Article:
After years of cultural clashes over the use of the gender-neutral term "Latinx," a group of Connecticut lawmakers is hoping to banish the word from the state's lexicon.
A bill filed recently by five Hispanic lawmakers would prohibit state agencies from using Latinx in any official communications and documents. The bill's chief sponsor, state Rep. Geraldo Reyes Jr., D-Waterbury, argued that the term alienates native-Spanish speakers, particularly members of Connecticut's sizeable Puerto Rican population .
The use of Latinx as an alternative to typical gendered nouns such as "Latino" and "Latina" has divided many Hispanics and Spanish-speakers in recent years, with some, such as Reyes, describing it as an example of "woke" terminology being promoted mostly by white activists. Others say that the term offers inclusive language for people who do not identify with either gender, and that it has been gaining in popularity particularly among younger speakers.
Earlier this month, Arkansas became the first state known to ban government officials from using Latinx on formal documents as part of several orders issued by Gov. Sarah Huckabee Sanders within hours of her taking office.
While Reyes said that he believed Sanders, a Republican, had "other motivations" for banning the term, he said it nonetheless sparked his decision to draft similar legislation in Connecticut.
"This has been offensive and derogatory to all Puerto Ricans, and it's something that hasn't sat well with a lot of people here for a while." Reyes told CT Insider. "When I found out that Arkansas Gov. [Sanders] banned it on her first day in the office, I saw that as an opportunity for me to do the same thing."
Along with Reyes, the four other members sponsoring the bill are all Democrats and members of the legislature's Black and Puerto Rican Caucus: state Rep. Christopher Rosario, D-Bridgeport, Rep. Juan R. Candelaria, D-New Haven, Rep. Robert Sanchez, D-New Haven, and Rep. Minnie Gonzalez, D-Hartford.
The controversy over the term even exists among the Hispanic LGBTQ community, according to Juancarlos Soto, the active executive director of the New Haven Pride Center.
Soto, who was born in Puerto Rico, said that he and several of his friends have opted to instead use "Latine" as a gender-neutral term, saying the pronunciation (lah-tee-ney) comes more naturally to Spanish-speakers.
"Latinx just feels a little bit different, and it feels a little bit more Anglo-Saxon." Soto said. "It just feels like it's this thing that non-Hispanic or non-Latino people sort of try to come in and tell us to use."
A 2019 survey of Hispanic adults by Pew Research found that just 3 percent reported using Latinx themselves while more than three-quarters had never heard of the term. Among those who were familiar with the term, a majority said they preferred other general terms such as Hispanic and Latino to describe the population. The survey did not ask respondents about other terms, such as Latine.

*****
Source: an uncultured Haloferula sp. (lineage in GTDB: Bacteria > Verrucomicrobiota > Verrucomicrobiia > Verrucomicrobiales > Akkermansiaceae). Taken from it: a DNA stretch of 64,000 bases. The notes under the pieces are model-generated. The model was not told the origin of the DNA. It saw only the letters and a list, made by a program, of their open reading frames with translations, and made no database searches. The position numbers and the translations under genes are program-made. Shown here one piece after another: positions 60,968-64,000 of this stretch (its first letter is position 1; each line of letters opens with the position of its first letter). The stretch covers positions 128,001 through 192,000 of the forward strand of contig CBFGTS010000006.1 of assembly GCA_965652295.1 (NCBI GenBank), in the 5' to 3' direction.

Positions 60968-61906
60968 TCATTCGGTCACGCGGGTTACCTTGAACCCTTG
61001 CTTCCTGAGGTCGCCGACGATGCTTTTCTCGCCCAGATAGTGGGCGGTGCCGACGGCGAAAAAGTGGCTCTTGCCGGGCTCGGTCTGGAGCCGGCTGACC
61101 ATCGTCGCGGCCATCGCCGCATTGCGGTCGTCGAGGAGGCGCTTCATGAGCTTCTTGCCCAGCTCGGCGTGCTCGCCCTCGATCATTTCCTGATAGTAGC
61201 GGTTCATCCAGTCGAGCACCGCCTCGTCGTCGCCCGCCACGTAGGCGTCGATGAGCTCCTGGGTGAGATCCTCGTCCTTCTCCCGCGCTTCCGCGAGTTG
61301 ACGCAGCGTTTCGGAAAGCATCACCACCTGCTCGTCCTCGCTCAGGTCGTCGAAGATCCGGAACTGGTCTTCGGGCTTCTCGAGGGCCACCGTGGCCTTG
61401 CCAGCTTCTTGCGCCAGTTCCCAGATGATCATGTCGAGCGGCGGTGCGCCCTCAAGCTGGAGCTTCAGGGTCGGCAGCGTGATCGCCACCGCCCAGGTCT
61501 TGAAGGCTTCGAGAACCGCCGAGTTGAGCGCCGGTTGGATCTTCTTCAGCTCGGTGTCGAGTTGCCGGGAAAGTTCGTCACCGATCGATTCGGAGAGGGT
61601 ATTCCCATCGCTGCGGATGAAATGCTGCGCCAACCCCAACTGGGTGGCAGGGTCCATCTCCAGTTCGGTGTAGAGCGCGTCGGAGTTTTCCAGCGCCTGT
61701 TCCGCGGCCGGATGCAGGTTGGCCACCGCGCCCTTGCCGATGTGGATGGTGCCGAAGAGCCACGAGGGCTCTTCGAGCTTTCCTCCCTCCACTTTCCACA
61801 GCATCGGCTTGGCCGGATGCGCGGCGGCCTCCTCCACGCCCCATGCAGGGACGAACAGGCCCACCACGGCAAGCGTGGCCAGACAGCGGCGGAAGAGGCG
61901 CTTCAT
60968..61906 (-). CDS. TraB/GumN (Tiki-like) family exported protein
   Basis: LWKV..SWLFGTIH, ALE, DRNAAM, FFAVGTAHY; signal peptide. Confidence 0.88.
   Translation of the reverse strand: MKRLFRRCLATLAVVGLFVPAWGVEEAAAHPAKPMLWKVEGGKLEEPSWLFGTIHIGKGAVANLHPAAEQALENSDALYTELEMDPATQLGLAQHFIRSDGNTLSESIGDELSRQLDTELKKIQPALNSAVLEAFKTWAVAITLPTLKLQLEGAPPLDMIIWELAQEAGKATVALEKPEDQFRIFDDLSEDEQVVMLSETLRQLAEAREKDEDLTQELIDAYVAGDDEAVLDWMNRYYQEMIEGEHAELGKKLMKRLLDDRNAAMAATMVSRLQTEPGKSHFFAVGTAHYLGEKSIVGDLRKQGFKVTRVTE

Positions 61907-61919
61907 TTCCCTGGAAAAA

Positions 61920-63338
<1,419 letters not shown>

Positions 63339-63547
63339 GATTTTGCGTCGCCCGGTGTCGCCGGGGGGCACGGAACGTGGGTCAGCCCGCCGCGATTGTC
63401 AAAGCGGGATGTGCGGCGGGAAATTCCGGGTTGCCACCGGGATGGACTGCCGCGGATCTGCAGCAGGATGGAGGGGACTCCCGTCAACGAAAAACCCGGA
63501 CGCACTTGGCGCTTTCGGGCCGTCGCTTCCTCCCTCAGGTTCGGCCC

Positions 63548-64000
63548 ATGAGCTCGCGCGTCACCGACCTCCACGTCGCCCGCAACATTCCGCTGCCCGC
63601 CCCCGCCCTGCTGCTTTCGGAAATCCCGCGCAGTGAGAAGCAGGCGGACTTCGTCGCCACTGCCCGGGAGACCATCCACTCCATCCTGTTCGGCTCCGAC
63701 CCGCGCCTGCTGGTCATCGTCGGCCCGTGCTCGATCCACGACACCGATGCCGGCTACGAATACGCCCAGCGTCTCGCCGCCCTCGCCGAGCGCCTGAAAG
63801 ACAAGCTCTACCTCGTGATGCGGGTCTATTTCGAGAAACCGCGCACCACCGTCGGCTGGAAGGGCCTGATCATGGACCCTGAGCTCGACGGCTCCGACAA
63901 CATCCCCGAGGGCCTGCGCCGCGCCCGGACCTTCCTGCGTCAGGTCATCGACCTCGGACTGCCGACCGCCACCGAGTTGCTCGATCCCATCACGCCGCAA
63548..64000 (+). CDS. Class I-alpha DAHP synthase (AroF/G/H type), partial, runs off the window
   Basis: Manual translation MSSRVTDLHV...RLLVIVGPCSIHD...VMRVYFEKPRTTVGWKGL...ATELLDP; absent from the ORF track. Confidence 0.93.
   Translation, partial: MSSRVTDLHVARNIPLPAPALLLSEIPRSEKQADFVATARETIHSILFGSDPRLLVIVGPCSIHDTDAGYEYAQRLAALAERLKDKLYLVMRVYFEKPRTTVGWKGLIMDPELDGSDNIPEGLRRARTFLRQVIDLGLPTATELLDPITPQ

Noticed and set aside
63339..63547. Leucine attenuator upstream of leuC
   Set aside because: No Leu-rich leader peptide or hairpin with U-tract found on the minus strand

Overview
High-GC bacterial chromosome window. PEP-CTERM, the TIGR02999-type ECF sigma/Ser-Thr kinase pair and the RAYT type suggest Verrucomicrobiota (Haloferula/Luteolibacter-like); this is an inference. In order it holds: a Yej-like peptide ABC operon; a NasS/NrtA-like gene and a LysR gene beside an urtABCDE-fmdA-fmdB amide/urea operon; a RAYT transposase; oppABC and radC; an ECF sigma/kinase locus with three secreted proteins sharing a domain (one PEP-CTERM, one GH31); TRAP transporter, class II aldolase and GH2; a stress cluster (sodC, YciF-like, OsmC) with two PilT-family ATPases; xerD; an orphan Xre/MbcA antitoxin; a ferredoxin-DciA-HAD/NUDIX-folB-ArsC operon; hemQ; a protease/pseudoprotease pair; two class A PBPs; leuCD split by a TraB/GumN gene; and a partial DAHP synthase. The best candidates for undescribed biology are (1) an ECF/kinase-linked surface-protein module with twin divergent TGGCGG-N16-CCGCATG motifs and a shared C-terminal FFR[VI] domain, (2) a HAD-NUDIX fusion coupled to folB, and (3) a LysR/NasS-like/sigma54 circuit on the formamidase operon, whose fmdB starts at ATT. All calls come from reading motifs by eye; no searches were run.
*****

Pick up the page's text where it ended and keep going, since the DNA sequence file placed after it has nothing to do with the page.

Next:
That same year, the League of United Latin American Citizens, which bills itself as the nation’s oldest and largest Latino civil rights organization, dropped the use of Latinx , citing its unpopularity. Other advocacy groups, including UnidosUS, continue to use the term .
Soto said he did not see the need for legislation to prohibit state agencies from using the word, adding that doing so could have negative consequences for the minority of people who identify as Latinx.
"I don't believe that the intent here is to diminish harm or invalidate someone who may be nonbinary, but I feel like it has a little bit of that impact," Soto said.
Reyes said that while he and others pushing for the bill do not intend to offend transgender or nonbinary people, the use of Latinx by government officials is seen as inappropriate by the wider Hispanic community.
At the Hispanic Coalition for Greater Waterbury, for example, Executive Director Victor Lopez Jr. said he has, on occasion, used Latinx in promotional materials for events geared toward a younger audience — though he personally said he found the term "a bit disrespectful."
"I get the younger population who, again, they're trying to be engaging and they're trying to be inclusive," Lopez said before noting that other widely used terms such as Latin and Hispanic are already gender-neutral.
"If you're looking at official documents, it has to abide by the Spanish language," Lopez said. "There's no Latinx."
While the Associated Press reported that officials in Arkansas appear to have made limited use of the term, a search on Connecticut's government website reveals numerous examples of "Latinx" being used in public reports, flyers, forms webinars and other publications.
Michelle Dumas Keuler, an attorney for the Commission on Human Rights and Opportunities, the state's enforcement agency for civil rights laws, said the agency allows people to self-identify their ethnic background when making a complaint about housing, employment or other types of discrimination, and will use Latinx, Latine or other terms if requested.
"We concede to the person, so it's not as if we have a policy, which would be difficult to have frankly," Keuler said.
Reyes said he has yet to speak to Gov. Ned Lamont or his staff regarding the bill, though he said he expects it will get a hearing during the current legislative session. Lamont’s spokesman Adam Joseph said Wednesday the governor’s office would continue to follow the debate as the bill moves through the legislature.
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